Every day we get more officers coming in, she said.
Like the RCMP, Fillion would not, or could not say if the agency is looking at any long-term solutions to ease the demands on the system.
Refugee advocates in Canada and the U.S. have urged the federal government to suspend the Safe Third Country Agreement, which forces refugees to make their claim in whichever country they first reach. That would remove the need for asylum seekers to sneak into Canada in order to exploit a loophole in the deal.
Ottawa has so far rejected such calls, but there is increasing pressure on Prime Minister Justin Trudeau s Liberals to develop a plan that will reduce the illegal and sometimes dangerous crossings.
Illegal crossings are unsafe and a burden on local communities, MP Tony Clement, the Conservative party s public safety critic, wrote on Twitter over the weekend. Our laws should be enforced.
- ^ Montreal becomes third Canadian sanctuary city for non-status refugees (www.thestar.com)
- ^ Toronto not truly a Sanctuary City, report says (www.thestar.com)
- ^ How Canada should react to Trump and refugee crisis: Opinion (www.thestar.com)
FREMONT, Ohio (CNN) – Ohio Republican Rep. Jim Jordan acknowledged protesters outside two events in his home district Monday — a break with many other Capitol Hill colleagues who have largely avoided such scenes — but was met with shouts of disapproval. The Ohio Republican, a 10-year veteran of the House and one of its most ardent conservatives, spoke with what his staff and protesters estimated were upward of 150 demonstrators in Marion, Ohio, at the historic home of former President Warren G. Harding. He then headed about an hour north where he talked briefly with a much smaller group of protesters at the Rutherford B. Hayes Presidential Library in Fremont, Ohio, before heading into a presidential trivia contest for children (which prompted his former Democratic opponent to claim he was using the kids as “human shields”).
Jordan’s tour of his sprawling Ohio district Monday showed the dilemma for lawmakers eyeing up a repeat of the tea party protests which swept Democrats out of power in Congress in 2010 — but with the fire and the threat coming from the left this time. And it also shows how deep the anger has bled into staunchly conservative territory. Jordan beat his Democratic opponent 68 percent-32 percent last year and President Donald Trump won the district by a similar margin. The first hint of trouble for Republicans came two weeks ago, when Utah Republican Jason Chaffetz was confronted by hundreds of angry protesters at his town hall. Since then, Republican lawmakers have canceled town halls, while others have split town entirely — heading on Congressional delegation trips to spots like the Mexican border and Europe. Meanwhile, some Republicans have fully embraced the fury: Rep. Mark Sanford huddled hundreds of protesters at his South Carolina town hall this past weekend, even walking outside to address an overflow crowd.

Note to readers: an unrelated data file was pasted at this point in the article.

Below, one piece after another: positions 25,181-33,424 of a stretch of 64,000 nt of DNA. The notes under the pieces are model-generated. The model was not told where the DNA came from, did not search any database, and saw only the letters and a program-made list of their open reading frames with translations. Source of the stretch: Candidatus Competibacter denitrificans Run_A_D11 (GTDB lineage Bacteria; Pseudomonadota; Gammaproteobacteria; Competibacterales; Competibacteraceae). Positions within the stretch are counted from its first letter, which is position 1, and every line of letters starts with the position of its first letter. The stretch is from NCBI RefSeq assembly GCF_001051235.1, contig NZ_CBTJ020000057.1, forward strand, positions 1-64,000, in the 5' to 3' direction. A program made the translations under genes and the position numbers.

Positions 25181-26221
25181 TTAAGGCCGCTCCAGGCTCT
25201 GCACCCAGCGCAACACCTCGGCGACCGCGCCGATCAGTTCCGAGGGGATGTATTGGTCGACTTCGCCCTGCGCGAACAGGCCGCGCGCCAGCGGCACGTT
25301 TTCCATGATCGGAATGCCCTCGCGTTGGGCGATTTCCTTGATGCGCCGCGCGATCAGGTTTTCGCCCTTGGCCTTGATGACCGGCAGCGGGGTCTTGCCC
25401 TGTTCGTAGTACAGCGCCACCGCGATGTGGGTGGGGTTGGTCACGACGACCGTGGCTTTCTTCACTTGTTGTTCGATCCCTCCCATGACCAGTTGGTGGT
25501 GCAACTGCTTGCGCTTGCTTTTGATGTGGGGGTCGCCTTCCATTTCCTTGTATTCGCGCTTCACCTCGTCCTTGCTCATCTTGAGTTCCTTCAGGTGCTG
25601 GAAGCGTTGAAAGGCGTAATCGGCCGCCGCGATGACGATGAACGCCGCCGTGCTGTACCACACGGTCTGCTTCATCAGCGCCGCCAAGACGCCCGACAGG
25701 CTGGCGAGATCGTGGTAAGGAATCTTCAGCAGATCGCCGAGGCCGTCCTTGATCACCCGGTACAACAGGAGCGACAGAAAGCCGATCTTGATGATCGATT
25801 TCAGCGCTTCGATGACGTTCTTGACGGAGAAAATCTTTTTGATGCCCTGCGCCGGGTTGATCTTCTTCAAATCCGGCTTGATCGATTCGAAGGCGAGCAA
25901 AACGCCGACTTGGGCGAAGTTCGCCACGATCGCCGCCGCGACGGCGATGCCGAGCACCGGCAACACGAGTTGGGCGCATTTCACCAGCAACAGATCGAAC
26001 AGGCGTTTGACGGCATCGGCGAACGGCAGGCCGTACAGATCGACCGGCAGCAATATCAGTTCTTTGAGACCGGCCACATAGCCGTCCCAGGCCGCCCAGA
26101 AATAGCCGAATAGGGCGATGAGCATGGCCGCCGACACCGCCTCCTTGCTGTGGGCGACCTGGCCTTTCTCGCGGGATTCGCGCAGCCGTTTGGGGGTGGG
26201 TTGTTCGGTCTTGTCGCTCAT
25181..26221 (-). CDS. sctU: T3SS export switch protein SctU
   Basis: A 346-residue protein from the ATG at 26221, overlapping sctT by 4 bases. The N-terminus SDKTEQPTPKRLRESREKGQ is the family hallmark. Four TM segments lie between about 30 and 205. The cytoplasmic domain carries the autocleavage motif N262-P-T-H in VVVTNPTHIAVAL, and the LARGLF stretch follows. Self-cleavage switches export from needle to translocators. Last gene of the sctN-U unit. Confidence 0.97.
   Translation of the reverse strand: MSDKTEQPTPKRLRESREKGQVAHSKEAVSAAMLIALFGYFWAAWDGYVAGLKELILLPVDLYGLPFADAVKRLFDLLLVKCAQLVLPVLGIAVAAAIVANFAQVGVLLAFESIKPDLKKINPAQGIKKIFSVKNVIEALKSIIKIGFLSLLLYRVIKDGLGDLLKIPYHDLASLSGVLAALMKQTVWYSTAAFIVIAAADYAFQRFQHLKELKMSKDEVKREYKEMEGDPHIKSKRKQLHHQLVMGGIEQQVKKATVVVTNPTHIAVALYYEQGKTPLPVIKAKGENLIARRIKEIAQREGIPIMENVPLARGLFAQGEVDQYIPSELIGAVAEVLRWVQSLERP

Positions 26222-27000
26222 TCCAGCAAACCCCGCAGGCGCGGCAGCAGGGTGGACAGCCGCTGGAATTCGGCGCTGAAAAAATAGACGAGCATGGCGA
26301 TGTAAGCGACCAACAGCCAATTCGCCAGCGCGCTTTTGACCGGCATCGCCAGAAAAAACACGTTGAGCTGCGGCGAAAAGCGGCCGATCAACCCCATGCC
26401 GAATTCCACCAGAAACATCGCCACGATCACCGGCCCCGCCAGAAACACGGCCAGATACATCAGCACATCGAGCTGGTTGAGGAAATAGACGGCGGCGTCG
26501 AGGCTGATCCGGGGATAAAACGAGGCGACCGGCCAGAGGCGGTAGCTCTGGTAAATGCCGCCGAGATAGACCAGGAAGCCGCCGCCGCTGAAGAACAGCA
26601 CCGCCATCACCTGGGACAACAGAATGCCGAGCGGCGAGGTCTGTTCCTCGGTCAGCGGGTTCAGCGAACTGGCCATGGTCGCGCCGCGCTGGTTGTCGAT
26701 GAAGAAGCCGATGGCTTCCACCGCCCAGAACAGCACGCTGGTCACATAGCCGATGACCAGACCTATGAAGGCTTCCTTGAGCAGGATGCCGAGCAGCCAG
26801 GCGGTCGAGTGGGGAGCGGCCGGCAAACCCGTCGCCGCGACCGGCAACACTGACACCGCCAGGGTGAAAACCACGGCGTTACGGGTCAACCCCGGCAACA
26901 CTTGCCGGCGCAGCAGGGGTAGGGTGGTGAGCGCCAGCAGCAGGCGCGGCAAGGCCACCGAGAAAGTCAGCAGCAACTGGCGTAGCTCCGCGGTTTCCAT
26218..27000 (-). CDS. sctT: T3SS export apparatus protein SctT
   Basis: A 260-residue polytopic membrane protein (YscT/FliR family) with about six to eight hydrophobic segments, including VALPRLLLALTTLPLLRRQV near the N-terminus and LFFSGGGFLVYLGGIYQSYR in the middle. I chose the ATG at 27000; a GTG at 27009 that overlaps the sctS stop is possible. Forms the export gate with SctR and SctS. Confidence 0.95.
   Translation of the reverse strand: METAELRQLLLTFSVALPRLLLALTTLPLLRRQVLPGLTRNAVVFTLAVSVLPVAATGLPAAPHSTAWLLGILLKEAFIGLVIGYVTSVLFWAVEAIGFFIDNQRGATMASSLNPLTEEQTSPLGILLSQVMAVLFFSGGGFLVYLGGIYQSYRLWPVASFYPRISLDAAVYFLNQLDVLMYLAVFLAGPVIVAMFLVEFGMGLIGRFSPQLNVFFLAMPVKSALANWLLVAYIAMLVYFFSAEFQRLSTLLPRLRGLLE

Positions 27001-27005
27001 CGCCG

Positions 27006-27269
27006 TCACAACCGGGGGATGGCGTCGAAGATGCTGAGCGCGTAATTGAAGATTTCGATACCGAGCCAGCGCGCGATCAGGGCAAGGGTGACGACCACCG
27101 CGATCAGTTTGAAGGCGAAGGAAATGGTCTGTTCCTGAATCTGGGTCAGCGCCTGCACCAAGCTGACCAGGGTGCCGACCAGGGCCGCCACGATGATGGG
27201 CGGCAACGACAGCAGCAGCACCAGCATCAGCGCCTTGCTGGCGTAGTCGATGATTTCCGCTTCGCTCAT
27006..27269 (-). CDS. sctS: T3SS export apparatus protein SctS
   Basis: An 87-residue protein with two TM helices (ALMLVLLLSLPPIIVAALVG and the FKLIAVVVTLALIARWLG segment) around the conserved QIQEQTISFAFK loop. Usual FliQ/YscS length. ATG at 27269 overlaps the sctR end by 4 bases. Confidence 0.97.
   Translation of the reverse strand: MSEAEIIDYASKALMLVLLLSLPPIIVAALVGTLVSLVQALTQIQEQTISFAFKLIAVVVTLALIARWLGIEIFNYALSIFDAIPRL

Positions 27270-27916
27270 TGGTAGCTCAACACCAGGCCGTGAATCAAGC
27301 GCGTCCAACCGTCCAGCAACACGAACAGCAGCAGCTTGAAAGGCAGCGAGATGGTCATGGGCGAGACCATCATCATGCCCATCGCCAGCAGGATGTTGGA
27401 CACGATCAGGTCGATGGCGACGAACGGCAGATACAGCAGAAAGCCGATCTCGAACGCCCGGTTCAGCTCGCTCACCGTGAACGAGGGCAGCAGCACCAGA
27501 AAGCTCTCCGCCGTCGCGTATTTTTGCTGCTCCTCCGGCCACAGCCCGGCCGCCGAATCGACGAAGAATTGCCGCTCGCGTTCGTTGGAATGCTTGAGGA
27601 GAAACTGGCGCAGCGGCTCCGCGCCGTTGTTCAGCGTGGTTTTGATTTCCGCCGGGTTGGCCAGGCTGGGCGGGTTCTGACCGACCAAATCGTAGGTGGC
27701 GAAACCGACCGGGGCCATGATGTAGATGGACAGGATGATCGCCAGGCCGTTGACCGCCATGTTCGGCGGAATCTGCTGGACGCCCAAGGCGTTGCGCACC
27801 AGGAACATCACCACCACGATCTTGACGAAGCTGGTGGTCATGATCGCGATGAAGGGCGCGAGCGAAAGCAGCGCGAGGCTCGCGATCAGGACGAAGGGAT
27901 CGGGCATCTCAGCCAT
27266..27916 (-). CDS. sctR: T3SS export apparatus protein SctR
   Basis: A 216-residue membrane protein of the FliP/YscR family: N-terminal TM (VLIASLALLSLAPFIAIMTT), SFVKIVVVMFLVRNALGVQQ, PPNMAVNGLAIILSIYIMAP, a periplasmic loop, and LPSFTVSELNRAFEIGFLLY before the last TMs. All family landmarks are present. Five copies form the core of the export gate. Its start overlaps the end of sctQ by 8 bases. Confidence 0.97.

Jordan didn’t give it the “Full Sanford” Monday, but he did attempt some outreach — with varying success.
“They may not agree with me, we may share different perspectives,” Jordan said, as a group of protesters laughed outside the Hayes Library. (“No, we don’t agree with you,” yelled one woman, interrupting Jordan.)
“But they’re allowed under the first amendment to speak up, and my job is to listen and tell them where I’m at,” Jordan said, which resulted in one man mocking him: “Listen and give the party line, no real reasons, no in-depth analysis.”
The sight of hundreds of protesters packed outside the Harding presidential home earlier in the day was compelling enough, Jordan said, for him to take questions from the angry crowd. But protesters claimed they had to force him to address them. As Harding Home director Sherry Hall attempted to read through a history of Harding from the wraparound porch, with Jordan by her side, angry protesters chanted at the “Stop Reading!” and yelled “Hold a town hall!” according to video of the event taken by one group of protesters. Senate Majority Leader Mitch McConnell implored his Republican colleagues last week to face protesters and address them (even though he isn’t hosting any town halls himself — opting instead for a trio of closed-door fundraisers).
But the House of Representatives’ chief security officer urged House lawmakers to coordinate police protection for their public events while they were back in their home states. (A pair of Fremont police cars pulled up to Jordan’s second event, but the small number of police just watched while a few dozen protesters milled around outside.)
The showdowns are likely to be a common sight this week — with town halls in Arkansas, New Jersey and Florida acting like magnets for irate Democrats and even some independents who stayed out of politics until Trump took the White House.
Cheryl Laugherty, 62, a retired librarian from Fremont, Ohio, said she didn’t get active in protesting until Trump emerged as a force last year. Since his election, she’s been organizing with other women in northwest Ohio, and stood with a small group protesting Jordan in Fremont.
“It’s been off and on through the years, but his (Trump’s) behavior on the campaign trail this year just clinched it for me. I could not tolerate the way, like he made fun of the handicapped columnist, just things he said,” Laugherty said. “And it hasn’t changed, the belittling of people and the nicknames. It’s juvenile. It’s juvenile bullying.”
Jordan said Monday that it’s up to other Republicans to decide what they want to do, but suggested they honor the First Amendment and hear out the protesters. But Laugherty and others gathered outside the Hayes home Monday quickly pointed out that Jordan has yet to schedule any town halls himself.